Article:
I've heard that the original reason U.S. television started to show It's A Wonderful Life during the holidays - besides it being a nice Christmas film - is that it got into the public domain pretty early. Someone missed to renew copyright (as was feature of copyright system back then). Television corps can show it without license. I guess if the owner of original reels restores them and then makes a great digital version, they have to pay, if they want the best quality? Not that television aims for best quality. What am I saying? 😉
Recently I heard recommendation to check out Frank Capra's other films. He is a classic director, but maybe a bit forgotten today. The one I remember being mentioned is Meet John Doe, which I think I have not seen. Being Swedish, I know most of these films from their Swedish title, so I am not sure. Anyways, I guess many are worth to see a second time. It is also PD and I found it on archive.org, so will watch it soon, I hope.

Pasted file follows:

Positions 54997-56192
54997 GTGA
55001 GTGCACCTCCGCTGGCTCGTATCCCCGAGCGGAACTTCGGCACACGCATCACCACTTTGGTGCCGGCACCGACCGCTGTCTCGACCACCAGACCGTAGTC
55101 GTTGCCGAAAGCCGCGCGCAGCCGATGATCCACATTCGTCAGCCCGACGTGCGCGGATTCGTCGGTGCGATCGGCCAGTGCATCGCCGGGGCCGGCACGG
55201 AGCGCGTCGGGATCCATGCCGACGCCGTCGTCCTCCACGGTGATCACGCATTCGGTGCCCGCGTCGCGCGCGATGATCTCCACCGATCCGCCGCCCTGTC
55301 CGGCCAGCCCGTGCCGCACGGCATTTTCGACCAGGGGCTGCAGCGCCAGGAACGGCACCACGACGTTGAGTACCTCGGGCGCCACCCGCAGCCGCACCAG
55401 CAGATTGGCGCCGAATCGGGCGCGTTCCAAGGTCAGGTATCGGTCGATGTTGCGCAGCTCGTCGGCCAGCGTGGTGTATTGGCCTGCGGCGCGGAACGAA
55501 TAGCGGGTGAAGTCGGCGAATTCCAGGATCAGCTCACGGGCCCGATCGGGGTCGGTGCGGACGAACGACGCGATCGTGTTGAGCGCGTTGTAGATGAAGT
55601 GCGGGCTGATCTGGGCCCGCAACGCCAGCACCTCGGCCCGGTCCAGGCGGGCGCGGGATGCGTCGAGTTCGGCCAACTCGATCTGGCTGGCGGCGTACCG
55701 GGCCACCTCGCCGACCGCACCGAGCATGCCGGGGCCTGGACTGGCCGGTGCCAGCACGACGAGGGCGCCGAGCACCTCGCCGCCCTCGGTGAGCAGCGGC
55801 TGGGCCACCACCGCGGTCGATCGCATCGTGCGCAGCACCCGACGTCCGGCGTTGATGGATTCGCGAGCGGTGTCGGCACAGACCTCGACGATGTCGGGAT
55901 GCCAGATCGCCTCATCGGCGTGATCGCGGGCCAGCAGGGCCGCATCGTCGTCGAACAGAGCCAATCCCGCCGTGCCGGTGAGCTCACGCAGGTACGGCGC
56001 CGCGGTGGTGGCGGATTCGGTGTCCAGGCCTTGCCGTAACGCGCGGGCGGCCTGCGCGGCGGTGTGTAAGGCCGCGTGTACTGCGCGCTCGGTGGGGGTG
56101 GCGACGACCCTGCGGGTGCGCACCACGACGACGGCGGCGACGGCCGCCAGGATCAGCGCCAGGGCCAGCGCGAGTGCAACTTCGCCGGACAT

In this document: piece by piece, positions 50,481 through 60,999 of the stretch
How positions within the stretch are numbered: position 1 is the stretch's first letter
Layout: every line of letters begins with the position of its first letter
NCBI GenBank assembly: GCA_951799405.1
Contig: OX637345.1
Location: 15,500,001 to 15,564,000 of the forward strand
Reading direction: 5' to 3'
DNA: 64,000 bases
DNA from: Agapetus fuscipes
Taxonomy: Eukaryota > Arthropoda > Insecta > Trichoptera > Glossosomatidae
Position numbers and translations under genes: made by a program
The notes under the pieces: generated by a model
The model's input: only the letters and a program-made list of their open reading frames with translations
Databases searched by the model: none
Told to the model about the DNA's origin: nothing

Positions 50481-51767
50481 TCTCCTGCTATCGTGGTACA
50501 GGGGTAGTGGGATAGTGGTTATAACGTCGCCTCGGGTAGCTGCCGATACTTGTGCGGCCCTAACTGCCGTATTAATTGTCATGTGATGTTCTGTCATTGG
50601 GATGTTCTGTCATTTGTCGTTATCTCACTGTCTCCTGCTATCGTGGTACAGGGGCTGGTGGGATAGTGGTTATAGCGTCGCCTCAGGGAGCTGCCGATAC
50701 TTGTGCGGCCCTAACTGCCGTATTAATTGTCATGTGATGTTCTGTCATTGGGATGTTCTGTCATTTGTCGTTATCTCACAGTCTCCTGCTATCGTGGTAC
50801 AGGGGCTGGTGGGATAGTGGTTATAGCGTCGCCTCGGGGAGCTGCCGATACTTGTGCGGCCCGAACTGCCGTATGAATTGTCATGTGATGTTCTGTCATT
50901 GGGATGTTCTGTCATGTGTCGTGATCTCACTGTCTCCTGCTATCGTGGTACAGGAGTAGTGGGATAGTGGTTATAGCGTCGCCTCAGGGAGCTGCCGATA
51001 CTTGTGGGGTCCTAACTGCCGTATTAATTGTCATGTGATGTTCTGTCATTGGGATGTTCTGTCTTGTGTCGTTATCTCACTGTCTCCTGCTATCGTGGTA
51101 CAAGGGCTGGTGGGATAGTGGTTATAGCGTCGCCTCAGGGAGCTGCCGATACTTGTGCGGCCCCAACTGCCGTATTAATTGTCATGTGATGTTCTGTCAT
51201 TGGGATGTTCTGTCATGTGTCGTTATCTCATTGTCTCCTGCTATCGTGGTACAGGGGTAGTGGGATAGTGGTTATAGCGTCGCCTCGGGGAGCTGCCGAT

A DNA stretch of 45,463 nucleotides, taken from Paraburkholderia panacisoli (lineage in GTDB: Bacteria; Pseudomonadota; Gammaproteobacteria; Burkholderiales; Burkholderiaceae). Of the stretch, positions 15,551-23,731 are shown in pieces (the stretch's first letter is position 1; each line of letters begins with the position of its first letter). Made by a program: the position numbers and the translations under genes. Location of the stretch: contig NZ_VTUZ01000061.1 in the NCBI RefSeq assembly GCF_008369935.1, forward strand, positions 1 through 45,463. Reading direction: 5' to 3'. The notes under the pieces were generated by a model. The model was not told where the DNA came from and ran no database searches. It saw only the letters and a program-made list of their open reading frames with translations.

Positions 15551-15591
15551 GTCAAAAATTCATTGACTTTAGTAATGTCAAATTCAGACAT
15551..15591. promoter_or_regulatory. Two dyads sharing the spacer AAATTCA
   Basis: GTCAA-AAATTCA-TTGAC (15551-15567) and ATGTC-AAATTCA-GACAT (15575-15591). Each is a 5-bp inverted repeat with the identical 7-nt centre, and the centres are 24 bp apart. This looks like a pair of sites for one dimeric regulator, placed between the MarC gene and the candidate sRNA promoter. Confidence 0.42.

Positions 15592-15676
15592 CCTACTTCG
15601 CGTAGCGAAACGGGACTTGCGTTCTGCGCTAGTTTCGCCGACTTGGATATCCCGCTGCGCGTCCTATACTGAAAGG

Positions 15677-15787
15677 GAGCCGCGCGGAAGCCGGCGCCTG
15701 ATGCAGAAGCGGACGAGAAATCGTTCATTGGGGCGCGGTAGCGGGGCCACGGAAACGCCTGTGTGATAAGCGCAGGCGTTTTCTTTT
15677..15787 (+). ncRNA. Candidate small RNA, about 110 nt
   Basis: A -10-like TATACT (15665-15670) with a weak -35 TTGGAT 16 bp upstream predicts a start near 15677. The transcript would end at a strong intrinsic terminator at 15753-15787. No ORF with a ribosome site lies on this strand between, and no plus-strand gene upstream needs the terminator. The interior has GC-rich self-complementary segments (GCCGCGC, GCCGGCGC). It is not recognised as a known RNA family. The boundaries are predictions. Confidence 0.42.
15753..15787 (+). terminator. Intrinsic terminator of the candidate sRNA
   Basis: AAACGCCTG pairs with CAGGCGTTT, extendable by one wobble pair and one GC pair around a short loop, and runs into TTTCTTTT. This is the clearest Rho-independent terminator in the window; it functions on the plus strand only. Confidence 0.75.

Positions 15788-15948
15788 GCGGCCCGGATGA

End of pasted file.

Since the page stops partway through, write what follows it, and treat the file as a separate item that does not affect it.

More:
I am not a film buff at all, but I grew up watching many films on tv, from the Hollywood golden era, and also some from other countries. In pretty crappy resolution, of course. I've even seen a few classics on cinema, as that was pretty common as Sunday matinée. Yes, that makes me sound old, I guess it was a few years back by now. I think it would be best to see them on well-digitilized blue-ray. However this post is about PD ones, one can legally download for free, so maybe not always the best analog-to-digital conversion.
Wikipedia has a list of PD films, which is not complete by any measure, as is stated.
If you know what you are looking for, archive.org might have a film that is not on the list.
Wish you all Good Christmas!
Image credit. PD